\subsection{Link between RSDFT and Jastrow factors }


@ 521,11 +523,12 @@ The takehome message of this numerical study is that RSDFT trial wave function


%======================================================


The data presented in Sec.~\ref{sec:fndmc_mu} evidence that, in a finite basis, RSDFT can provide


trial wave functions with better nodes than FCI wave function.


Such behaviour can be directty compared to the common practice of


Such behaviour can be directly compared to the common practice of


reoptimizing the multideterminant part of a trial wave function $\Psi$ (the socalled Slater part) in the presence of the exponentiated Jastrow factor $e^J$. \cite{Umrigar_2005,Scemama_2006c,Umrigar_2007,Toulouse_2007,Toulouse_2008}


Hence, in the present paragraph, we would like to elaborate further on the link between RSDFT


and wave function optimization in the presence of a Jastrow factor.


\titou{T2: maybe we should mention that we only reoptimize the CI coefficients as it is of common practice to reoptimize more than this.}


\toto{For simplicity in the comparison, the molecular orbitals and the Jastrow


factor are kept fixed: only the CI coefficients are modified.}




Let us assume a fixed Jastrow factor $J(\br_1, \ldots , \br_N)$,


and a corresponding SlaterJastrow wave function $\Phi = e^J \Psi$,


@ 533,18 +536,19 @@ where $\Psi = \sum_I c_I D_I$ is a general linear combination of Slater determin


The only remaining variational parameters in $\Phi$ are therefore the Slater part $\Psi$.


Let us call $\Psi^J$ the linear combination of Slater determinant minimizing the variational energy


\begin{equation}


\Psi^J = \text{argmin}_{\Psi}\frac{ \mel{ \Psi }{ e^{J} H e^{J} }{ \Psi } }{\mel{ \Psi }{ e^{2J} }{ \Psi } }.


\Psi^J = \argmin_{\Psi}\frac{ \mel{ \Psi }{ e^{J} \hat{H} e^{J} }{ \Psi } }{\mel{ \Psi }{ e^{2J} }{ \Psi } }.


\end{equation}


Such a wave function $\Psi^J$ satisfies the generalized hermitian eigenvalue equation


Such a wave function $\Psi^J$ satisfies the generalized Hermitian eigenvalue equation


\begin{equation}


e^{J} H e^{J} \Psi^J = E e^{2J} \Psi^J,


e^{J} \hat{H} \qty( e^{J} \Psi^J ) = E e^{2J} \Psi^J,


\label{eq:cij}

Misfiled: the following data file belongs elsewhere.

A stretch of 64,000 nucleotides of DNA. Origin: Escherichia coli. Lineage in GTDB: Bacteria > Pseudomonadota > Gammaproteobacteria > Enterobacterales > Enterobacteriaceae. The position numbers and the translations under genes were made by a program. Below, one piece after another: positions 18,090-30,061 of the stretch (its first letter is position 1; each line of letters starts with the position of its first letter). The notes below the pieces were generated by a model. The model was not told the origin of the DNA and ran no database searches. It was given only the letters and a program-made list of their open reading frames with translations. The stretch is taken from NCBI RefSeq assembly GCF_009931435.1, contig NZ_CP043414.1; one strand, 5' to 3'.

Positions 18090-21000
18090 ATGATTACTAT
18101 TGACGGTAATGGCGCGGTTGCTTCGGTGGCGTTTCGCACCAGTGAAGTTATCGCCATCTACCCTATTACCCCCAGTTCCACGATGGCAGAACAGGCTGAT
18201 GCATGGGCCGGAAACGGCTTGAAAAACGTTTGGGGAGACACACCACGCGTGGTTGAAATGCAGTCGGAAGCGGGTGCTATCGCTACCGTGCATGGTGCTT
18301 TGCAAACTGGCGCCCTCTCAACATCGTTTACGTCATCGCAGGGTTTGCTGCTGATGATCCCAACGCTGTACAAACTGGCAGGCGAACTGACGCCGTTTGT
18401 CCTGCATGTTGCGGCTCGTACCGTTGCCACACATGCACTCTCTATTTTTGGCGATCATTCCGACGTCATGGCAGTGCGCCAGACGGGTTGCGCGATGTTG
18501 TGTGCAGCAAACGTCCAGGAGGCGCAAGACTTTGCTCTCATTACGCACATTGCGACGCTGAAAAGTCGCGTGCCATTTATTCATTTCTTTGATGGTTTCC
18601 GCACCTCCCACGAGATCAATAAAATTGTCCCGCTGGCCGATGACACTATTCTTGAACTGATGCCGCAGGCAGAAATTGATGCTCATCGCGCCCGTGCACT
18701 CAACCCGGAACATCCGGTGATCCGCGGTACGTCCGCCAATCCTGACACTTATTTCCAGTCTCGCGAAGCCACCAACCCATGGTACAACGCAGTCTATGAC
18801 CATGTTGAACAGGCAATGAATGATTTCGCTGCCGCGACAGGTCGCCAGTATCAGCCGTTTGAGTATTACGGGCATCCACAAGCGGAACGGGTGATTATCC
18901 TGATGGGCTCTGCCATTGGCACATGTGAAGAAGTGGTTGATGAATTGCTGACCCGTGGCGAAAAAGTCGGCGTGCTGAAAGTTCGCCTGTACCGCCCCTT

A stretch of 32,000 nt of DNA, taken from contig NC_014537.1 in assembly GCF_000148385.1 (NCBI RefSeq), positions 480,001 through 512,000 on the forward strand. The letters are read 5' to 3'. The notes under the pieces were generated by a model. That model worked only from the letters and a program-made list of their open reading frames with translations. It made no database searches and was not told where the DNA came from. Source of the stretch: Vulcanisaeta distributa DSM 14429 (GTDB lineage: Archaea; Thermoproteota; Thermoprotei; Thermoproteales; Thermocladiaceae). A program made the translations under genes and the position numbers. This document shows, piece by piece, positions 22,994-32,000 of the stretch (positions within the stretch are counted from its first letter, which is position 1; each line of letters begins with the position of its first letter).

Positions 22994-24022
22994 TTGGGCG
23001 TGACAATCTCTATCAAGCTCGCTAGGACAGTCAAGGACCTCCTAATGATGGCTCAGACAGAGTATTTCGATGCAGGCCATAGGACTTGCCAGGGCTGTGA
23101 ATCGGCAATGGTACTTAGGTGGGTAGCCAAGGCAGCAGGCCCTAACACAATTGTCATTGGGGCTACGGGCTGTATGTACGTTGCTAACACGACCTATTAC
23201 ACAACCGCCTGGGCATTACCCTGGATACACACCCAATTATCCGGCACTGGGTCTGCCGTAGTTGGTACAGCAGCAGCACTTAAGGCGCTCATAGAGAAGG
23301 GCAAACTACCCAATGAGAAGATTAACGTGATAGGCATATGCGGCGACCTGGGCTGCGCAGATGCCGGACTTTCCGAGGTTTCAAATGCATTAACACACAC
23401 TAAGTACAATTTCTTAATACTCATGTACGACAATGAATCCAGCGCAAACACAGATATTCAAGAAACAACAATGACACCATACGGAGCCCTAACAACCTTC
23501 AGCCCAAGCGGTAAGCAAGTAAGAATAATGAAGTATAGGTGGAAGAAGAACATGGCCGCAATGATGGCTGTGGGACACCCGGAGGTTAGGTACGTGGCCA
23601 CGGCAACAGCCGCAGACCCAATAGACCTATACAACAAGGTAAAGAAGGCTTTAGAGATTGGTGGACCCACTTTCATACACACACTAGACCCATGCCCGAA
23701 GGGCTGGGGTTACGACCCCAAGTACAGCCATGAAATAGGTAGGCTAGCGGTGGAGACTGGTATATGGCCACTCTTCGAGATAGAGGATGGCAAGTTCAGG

\end{equation}


but also the nonhermitian transcorrelated eigenvalue problem \cite{many_things}


but also the nonHermitian \manu{transcorrelated eigenvalue problem \cite{many_things} MANU:CITATIONS}


\begin{equation}


\label{eq:transcor}


e^{J} H e^{J} \Psi^J = E \Psi^J,


e^{J} \hat{H} \qty( e^{J} \Psi^J) = E \Psi^J,


\end{equation}


which is much easier to handle despite its nonhermicity.


which is much easier to handle despite its nonHermiticity.


Of course, the FNDMC energy of $\Phi$ depends therefore only on the nodes of $\Psi^J$.


In a finite basis set and with a quite accurate Jastrow factor, it is known that the nodes


of $\Psi^J$ may be better than that of the FCI wave function, and therefore, we would like to compare $\Psi^J$ and $\Psi^\mu$.


@ 555,8 +559,27 @@ function out of a large CIPSI calculation. Within this set of determinants,


we solve the selfconsistent equations of RSDFT [see Eq.~\eqref{rsdfteigenequation}]


with different values of $\mu$. This gives the CI expansions $\Psi^\mu$.


Then, within the same set of determinants we optimize the CI coefficients in the presence of


a simple one and twobody Jastrow factor. This gives the CI expansion $\Psi^J$.


Then, we can easily compare $\Psi^\mu$ and $\Psi^J$ as they are developed


a simple one and twobody Jastrow factor \toto{$e^J$ of the form $\exp(J_{eN} + J_{ee})$ with


\begin{eqnarray}


J_\text{eN} & = &  \sum_{A=1}^{\Nat} \sum_{i=1}^{\Nelec} \left( \frac{\alpha_A\, r_{iA}}{1 + \alpha_A\, r_{iA}} \right)^2


\label{eq:jasteN} \\


J_\text{ee} & = & \sum_{i=1}^{\Nelec} \sum_{j=1}^{i1} \frac{a\, r_{ij}}{1 + b\, r_{ij}}. \label{eq:jastee}


\end{eqnarray}


$J_\text{eN}$ contains the electronnucleus terms with a single parameter


$\alpha_A$ per atom, and $J_\text{ee}$ contains the electronelectron terms


where the indices $i$ and $j$ loop over all electrons. The parameters $a=1/2$


and $b=0.89$ were fixed, and the parameters $\gamma_O=1.15$ and $\gamma_H=0.35$


were obtained by energy minimization with a single determinant.


The optimal CI expansion $\Psi^J$ is obtained by sampling the matrix elements


of the Hamiltonian ($\mathbf{H}$) and the overlap ($\mathbf{S}$), in the


basis of Jastrowcorrelated determinants $e^J D_i$:


\begin{eqnarray}


H_{ij} & = & \left \langle \frac{e^J D_i}{\Psi^J}\, \frac{\hat{H}\, (e^J D_j)}{\Psi^J} \right \rangle \\


S_{ij} & = & \left \langle \frac{e^J D_i}{\Psi^J}\, \frac{e^J D_j}{\Psi^J} \right \rangle


\end{eqnarray}


and solving Eq.~\eqref{eq:cij}.\cite{Nightingale_2001}}




We can easily compare $\Psi^\mu$ and $\Psi^J$ as they are developed


on the same Slater determinant basis.


In Fig.~\ref{fig:overlap}, we plot the overlaps


$\braket*{\Psi^J}{\Psi^\mu}$ obtained for water,


@ 771,10 +794,7 @@ Another source of sizeconsistency error in QMC calculations originates


from the Jastrow factor. Usually, the Jastrow factor contains


oneelectron, twoelectron and onenucleustwoelectron terms.


The problematic part is the twoelectron term, whose simplest form can


be expressed as


\begin{equation}


J_\text{ee} = \sum_{i<j} \frac{a\, r_{ij}}{1 + b\, r_{ij}}.


\end{equation}


be expressed as in Eq.\eqref{eq:jastee}.


The parameter


$a$ is determined by cusp conditions, and $b$ is obtained by energy


or variance minimization.\cite{Coldwell_1977,Umrigar_2005}